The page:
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Multiple facets of biodiversity drive the diversity–stability relationship / John, Griffin

Nature Ecology & Evolution

Swansea University Author: John, Griffin

Abstract

A substantial body of evidence has demonstrated that biodiversity stabilizes ecosystem functioning over time in grasslandecosystems. However, the relative importance of different facets of biodiversity underlying the diversity–stability relationshipremains unclear. Here we use data from 39 grassland...

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Published in: Nature Ecology & Evolution
ISSN: 2397-334X
Published: 2018
Online Access: Check full text

URI: https://cronfa.swan.ac.uk/Record/cronfa43762
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Abstract: A substantial body of evidence has demonstrated that biodiversity stabilizes ecosystem functioning over time in grasslandecosystems. However, the relative importance of different facets of biodiversity underlying the diversity–stability relationshipremains unclear. Here we use data from 39 grassland biodiversity experiments and structural equation modelling to investigatethe roles of species richness, phylogenetic diversity and both the diversity and community-weighted mean of functionaltraits representing the ‘fast–slow’ leaf economics spectrum in driving the diversity–stability relationship. We found that highspecies richness and phylogenetic diversity stabilize biomass production via enhanced asynchrony in the performance ofco-occurring species. Contrary to expectations, low phylogenetic diversity enhances ecosystem stability directly, albeit weakly.While the diversity of fast–slow functional traits has a weak effect on ecosystem stability, communities dominated by slowspecies enhance ecosystem stability by increasing mean biomass production relative to the standard deviation of biomass overtime. Our in-depth, integrative assessment of factors influencing the diversity–stability relationship demonstrates a more multicausalrelationship than has been previously acknowledged.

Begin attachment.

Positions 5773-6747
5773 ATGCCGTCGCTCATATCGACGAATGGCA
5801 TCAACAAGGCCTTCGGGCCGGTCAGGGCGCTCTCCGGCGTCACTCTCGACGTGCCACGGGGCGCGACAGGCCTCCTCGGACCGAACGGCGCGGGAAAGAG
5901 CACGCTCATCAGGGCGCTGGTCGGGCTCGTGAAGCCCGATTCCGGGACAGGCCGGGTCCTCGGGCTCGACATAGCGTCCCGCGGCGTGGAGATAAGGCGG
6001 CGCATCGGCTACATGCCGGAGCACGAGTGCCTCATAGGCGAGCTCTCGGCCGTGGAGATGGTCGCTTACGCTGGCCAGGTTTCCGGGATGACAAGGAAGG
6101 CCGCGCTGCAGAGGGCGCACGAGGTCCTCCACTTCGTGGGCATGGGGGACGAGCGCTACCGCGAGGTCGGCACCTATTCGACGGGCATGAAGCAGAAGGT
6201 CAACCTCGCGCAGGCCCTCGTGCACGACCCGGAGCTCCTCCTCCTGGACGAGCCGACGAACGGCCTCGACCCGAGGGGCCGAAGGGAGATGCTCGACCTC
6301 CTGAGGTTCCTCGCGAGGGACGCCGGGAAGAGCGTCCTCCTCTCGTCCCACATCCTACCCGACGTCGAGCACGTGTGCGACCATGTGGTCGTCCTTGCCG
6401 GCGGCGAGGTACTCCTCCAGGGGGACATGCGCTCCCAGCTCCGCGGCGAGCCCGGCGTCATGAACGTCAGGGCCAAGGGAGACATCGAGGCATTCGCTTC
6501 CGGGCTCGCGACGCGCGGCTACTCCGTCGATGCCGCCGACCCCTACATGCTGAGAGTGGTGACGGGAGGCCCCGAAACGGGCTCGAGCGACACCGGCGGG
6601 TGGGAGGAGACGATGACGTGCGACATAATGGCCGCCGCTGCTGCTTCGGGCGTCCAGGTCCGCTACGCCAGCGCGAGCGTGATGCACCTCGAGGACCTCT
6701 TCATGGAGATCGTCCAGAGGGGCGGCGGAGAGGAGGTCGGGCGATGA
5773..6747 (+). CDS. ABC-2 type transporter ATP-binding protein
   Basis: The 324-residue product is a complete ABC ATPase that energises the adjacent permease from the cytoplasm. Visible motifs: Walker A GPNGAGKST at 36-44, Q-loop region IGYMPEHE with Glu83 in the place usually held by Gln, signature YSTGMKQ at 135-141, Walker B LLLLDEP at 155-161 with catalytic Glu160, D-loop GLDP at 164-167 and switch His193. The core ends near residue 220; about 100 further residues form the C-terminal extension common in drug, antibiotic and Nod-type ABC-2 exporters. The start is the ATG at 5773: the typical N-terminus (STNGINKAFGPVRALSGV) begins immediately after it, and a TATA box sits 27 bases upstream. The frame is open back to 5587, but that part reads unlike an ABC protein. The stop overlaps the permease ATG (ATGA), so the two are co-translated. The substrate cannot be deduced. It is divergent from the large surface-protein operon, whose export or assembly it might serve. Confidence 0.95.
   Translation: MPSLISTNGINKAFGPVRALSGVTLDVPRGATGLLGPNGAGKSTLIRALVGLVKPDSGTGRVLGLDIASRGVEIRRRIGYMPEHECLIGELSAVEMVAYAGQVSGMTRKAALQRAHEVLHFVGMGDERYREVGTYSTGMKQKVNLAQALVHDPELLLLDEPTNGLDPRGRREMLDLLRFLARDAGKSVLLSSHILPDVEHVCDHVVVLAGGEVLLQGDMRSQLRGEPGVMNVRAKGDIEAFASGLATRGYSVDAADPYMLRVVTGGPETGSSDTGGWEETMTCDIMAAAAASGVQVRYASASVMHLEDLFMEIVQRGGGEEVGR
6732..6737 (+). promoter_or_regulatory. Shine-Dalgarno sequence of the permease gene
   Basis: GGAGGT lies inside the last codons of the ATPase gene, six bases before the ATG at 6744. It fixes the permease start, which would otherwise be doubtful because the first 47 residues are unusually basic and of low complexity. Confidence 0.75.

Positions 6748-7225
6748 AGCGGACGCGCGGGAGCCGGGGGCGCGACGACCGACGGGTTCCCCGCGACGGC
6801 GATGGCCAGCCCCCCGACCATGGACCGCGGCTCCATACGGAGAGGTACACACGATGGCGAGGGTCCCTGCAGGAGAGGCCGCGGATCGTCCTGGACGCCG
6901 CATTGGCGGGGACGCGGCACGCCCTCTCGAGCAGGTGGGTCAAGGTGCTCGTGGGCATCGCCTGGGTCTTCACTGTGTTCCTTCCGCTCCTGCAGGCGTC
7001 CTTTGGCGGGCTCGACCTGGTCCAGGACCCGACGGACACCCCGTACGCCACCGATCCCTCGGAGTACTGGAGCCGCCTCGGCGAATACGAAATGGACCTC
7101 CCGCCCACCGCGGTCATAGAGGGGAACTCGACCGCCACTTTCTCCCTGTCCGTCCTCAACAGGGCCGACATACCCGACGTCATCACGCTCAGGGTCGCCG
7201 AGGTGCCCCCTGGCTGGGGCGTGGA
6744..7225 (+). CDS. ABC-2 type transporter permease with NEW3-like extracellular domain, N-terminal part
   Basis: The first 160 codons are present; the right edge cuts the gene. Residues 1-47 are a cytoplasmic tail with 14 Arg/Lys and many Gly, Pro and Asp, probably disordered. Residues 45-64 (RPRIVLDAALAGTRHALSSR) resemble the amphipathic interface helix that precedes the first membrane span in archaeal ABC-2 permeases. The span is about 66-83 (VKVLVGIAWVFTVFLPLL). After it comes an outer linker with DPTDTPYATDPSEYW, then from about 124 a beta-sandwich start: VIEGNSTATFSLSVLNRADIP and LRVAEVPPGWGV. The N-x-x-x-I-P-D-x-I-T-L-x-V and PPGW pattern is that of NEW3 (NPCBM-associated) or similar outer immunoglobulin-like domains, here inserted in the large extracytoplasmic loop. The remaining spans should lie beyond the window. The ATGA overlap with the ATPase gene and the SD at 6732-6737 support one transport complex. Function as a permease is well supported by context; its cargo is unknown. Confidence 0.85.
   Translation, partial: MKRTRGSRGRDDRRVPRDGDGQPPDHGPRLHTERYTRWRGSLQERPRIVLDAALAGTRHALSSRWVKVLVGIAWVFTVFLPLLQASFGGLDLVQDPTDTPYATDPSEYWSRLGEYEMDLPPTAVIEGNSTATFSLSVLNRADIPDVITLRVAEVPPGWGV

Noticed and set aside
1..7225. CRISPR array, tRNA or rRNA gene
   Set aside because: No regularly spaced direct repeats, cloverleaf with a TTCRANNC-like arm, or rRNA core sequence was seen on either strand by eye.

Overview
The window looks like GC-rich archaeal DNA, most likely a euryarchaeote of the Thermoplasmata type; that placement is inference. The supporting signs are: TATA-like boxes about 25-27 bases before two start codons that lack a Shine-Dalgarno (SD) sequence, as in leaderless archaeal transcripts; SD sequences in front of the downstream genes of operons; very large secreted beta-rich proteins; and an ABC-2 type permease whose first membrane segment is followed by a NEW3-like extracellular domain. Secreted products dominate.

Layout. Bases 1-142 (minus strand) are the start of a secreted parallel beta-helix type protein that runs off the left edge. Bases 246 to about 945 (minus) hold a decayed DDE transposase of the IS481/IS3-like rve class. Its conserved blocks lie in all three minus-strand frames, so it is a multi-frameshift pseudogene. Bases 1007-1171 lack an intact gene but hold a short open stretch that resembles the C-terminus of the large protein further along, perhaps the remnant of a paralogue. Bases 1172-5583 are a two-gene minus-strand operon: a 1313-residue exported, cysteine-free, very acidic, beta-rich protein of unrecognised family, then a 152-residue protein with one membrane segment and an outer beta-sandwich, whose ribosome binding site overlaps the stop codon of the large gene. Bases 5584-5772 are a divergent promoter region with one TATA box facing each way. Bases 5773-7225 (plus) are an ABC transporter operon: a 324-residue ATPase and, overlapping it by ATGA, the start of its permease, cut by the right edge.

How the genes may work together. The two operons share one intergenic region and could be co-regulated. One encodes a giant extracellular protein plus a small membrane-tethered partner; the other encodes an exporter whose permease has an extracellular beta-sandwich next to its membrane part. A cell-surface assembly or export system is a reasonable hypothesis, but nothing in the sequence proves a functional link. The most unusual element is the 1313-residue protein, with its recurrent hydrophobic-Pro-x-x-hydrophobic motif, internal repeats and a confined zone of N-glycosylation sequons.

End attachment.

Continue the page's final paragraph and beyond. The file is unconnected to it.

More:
Keywords: Biodiversity, fast-slow spectrum, functional traits, stability
College: College of Science